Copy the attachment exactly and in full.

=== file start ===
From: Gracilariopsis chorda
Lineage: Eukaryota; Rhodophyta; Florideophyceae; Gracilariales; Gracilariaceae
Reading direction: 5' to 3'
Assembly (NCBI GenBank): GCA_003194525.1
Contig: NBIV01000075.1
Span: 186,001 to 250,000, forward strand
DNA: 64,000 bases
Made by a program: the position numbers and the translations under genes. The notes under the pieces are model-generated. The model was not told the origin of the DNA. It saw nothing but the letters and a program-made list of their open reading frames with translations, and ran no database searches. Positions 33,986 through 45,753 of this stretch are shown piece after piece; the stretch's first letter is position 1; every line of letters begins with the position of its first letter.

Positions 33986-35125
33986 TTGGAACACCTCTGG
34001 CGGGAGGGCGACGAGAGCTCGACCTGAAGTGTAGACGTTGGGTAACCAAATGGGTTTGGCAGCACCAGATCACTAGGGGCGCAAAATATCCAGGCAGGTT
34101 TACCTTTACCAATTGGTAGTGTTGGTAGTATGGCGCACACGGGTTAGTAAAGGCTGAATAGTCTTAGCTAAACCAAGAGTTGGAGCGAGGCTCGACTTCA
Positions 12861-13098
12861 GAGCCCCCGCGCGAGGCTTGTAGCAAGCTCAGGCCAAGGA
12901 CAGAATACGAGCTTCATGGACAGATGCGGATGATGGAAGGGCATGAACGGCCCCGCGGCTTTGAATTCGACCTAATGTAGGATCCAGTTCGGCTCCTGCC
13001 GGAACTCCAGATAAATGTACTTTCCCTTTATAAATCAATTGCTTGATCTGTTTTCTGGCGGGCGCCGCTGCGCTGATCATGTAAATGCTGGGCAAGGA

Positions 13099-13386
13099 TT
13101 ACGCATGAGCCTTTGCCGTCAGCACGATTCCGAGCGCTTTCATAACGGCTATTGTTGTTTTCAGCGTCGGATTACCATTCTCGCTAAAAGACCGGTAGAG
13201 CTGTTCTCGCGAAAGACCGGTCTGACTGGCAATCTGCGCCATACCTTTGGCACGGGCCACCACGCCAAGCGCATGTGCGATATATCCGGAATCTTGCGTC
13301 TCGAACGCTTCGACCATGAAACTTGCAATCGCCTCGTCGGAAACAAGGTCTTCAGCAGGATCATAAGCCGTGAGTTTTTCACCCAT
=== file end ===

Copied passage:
From: Gracilariopsis chorda
Lineage: Eukaryota; Rhodophyta; Florideophyceae; Gracilariales; Gracilariaceae
Reading direction: 5' to 3'
Assembly (NCBI GenBank): GCA_003194525.1
Contig: NBIV01000075.1
Span: 186,001 to 250,000, forward strand
DNA: 64,000 bases
Made by a program: the position numbers and the translations under genes. The notes under the pieces are model-generated. The model was not told the origin of the DNA. It saw nothing but the letters and a program-made list of their open reading frames with translations, and ran no database searches. Positions 33,986 through 45,753 of this stretch are shown piece after piece; the stretch's first letter is position 1; every line of letters begins with the position of its first letter.

Positions 33986-35125
33986 TTGGAACACCTCTGG
34001 CGGGAGGGCGACGAGAGCTCGACCTGAAGTGTAGACGTTGGGTAACCAAATGGGTTTGGCAGCACCAGATCACTAGGGGCGCAAAATATCCAGGCAGGTT
34101 TACCTTTACCAATTGGTAGTGTTGGTAGTATGGCGCACACGGGTTAGTAAAGGCTGAATAGTCTTAGCTAAACCAAGAGTTGGAGCGAGGCTCGACTTCA
Positions 12861-13098
12861 GAGCCCCCGCGCGAGGCTTGTAGCAAGCTCAGGCCAAGGA
12901 CAGAATACGAGCTTCATGGACAGATGCGGATGATGGAAGGGCATGAACGGCCCCGCGGCTTTGAATTCGACCTAATGTAGGATCCAGTTCGGCTCCTGCC
13001 GGAACTCCAGATAAATGTACTTTCCCTTTATAAATCAATTGCTTGATCTGTTTTCTGGCGGGCGCCGCTGCGCTGATCATGTAAATGCTGGGCAAGGA

Positions 13099-13386
13099 TT
13101 ACGCATGAGCCTTTGCCGTCAGCACGATTCCGAGCGCTTTCATAACGGCTATTGTTGTTTTCAGCGTCGGATTACCATTCTCGCTAAAAGACCGGTAGAG
13201 CTGTTCTCGCGAAAGACCGGTCTGACTGGCAATCTGCGCCATACCTTTGGCACGGGCCACCACGCCAAGCGCATGTGCGATATATCCGGAATCTTGCGTC
13301 TCGAACGCTTCGACCATGAAACTTGCAATCGCCTCGTCGGAAACAAGGTCTTCAGCAGGATCATAAGCCGTGAGTTTTTCACCCAT